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World Water Day: Transforming lives through better water and jobs

Jennifer J. Sara's picture
The largest sphere represents
all of Earth's water. The next
smallest sphere represents the world's
liquid fresh water. The smallest
one represents fresh surface water
in all the lakes and rivers on the planet.
Source: US Geological Survey


Water covers 70% of Earth’s surface, but if you live in Sana’a, Sao Paolo, California, or the many other areas where drought or chronic water scarcity has affected daily life, you know that abundance can be relative.

This image from the US Geological Survey shows that only a tiny fraction of Earth’s water is the accessible freshwater we need to live, grow food, sustain the environment, and power our cities and jobs.

Growing cities and populations and a changing climate are placing unprecedented pressures on water. According to the World Economic Forum, water crises are among the top risks to global economic growth. For at least 650 million people, even the water they are able to find is unsafe.

But this also offers an opportunity to provide safer water and better manage our water resources for a more resilient future.

This year, #worldwaterday focuses on the connection between water and jobs, and these connections primarily fall under two categories: productivity and sustainability.

In Africa, an estimated 40 billion working hours are spent fetching water, usually by women (United Nations Development Programme). Better access to safer water frees up time, enhances health and offers potential for new opportunities.

Most job creators rely heavily on water for their day to day business, if not as an actual ingredient in the products they sell.  Those jobs are dependent on a steady supply of clean water, and thus have a stake in better, more sustainable water resource management. Today, almost half of the word’s 1.5 billion workers are working in water related sectors and nearly all jobs depend on water and those that ensure its safe delivery (UN Water).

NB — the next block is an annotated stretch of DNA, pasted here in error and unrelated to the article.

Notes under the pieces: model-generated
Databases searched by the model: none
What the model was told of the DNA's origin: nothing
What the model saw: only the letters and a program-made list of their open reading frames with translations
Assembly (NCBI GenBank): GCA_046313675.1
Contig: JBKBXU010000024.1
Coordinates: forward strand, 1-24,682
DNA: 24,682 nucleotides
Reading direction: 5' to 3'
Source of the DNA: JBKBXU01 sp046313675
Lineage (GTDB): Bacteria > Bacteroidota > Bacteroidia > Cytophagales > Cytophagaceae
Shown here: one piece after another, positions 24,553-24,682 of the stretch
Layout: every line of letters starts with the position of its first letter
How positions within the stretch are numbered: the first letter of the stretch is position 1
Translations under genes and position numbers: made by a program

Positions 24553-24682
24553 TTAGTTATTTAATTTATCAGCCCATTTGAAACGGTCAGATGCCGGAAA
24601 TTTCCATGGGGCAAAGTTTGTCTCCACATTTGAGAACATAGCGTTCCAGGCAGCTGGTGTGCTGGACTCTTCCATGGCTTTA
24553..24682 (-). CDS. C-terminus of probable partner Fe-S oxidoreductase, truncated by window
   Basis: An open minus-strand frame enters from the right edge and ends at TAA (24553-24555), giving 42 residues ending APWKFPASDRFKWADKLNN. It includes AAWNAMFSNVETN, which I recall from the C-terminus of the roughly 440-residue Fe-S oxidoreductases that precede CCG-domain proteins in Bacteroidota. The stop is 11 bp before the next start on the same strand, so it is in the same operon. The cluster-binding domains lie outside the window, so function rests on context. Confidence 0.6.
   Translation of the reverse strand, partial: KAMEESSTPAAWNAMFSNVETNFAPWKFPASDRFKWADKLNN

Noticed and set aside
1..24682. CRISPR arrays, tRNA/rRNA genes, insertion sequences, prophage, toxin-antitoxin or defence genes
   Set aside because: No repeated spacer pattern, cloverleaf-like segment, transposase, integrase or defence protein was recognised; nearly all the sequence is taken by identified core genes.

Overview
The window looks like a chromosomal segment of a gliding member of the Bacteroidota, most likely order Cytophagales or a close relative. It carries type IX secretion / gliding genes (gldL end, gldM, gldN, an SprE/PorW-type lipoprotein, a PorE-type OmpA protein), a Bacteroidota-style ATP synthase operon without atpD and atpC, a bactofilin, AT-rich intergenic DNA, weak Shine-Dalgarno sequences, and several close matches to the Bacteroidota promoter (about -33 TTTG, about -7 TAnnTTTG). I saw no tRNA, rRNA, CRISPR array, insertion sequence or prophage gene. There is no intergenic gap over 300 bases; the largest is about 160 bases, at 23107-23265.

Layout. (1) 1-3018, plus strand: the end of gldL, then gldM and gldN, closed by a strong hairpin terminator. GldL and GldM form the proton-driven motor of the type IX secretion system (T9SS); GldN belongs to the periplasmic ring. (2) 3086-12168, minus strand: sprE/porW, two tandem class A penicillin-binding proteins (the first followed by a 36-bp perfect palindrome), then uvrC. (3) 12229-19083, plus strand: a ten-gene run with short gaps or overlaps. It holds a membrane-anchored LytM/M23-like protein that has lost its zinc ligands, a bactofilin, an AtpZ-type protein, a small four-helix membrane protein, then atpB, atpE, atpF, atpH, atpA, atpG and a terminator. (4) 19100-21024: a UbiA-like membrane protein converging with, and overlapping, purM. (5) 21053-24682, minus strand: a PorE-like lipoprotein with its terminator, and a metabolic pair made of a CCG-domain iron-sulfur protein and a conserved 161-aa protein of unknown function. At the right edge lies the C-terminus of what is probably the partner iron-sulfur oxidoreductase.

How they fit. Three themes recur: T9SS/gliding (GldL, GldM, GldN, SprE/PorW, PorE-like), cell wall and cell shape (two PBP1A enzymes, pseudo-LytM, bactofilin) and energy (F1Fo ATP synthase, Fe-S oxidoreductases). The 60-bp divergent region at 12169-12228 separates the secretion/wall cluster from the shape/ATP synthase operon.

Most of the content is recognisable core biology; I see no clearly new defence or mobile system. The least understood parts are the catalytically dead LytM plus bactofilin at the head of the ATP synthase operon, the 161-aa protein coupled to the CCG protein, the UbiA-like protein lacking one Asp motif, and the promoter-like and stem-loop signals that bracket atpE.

Image credit: Igor A. Shiklomanov, SHI and UNESCO



In fact, we all have a huge stake in the long term availability and quality of our water. (That’s why together with the UN in January, we announced a new Heads of State Panel on Water to motivate urgent action at the highest political level).

We and our many partners at the UN, in academia, civil society and others, stand ready to support countries’ efforts to provide better access to safer water and sanitation and to better manage water resources for a more resilient future.

For this year’s #worldwaterday, we invite you to participate by joining the UN’s #wateris campaign. Let your voice be heard on social media via a selfie or other photo, tell your family, friends, colleagues and the world how water is essential for your job.

Below are a few excerpts from recent World Bank knowledge products that highlight the interlinkages between water and economic development. We hope you find them useful.
 

Image credit: Water and Sanitation Program, World Bank
Source: United Nations Development Programme
  • “Analysis, monitoring and evaluation, and special interventions are required to ensure that women benefit from the economic opportunities that water generates.” – Water for Development: Responding to the Challenges

  • “In the past five years, more than 50% of the world’s power utility and energy companies have experienced water-related business impacts. At least two-thirds indicate that water is a substantive risk to business operations. As the world’s population reaches 9 billion, competing demand for water from other sectors is expected to grow, potentially exacerbating the issue.” – Water Blog: 4 Ways Water Shortages Are Harming Energy Production

  • “The benefits from meeting the water supply and sanitation (WSS) targets combined equal over US$60 billion annually. The main contributor to benefits from universal coverage of WSS is the value of time savings from closer access and reduced queuing for sanitation and water supply facilities, which account for more than 70% of total benefits globally. ” – Water Blog: What costs the world US$260 billion each year? 

  • “The government of Morocco has developed a national plan to help optimize water use and increase productivity in irrigated agriculture. The effort is welcomed by farmers who have a keen interest in more reliable access to water, which is key for achieving greater productivity, and thus increased income.” - Growing Morocco’s Agricultural Potential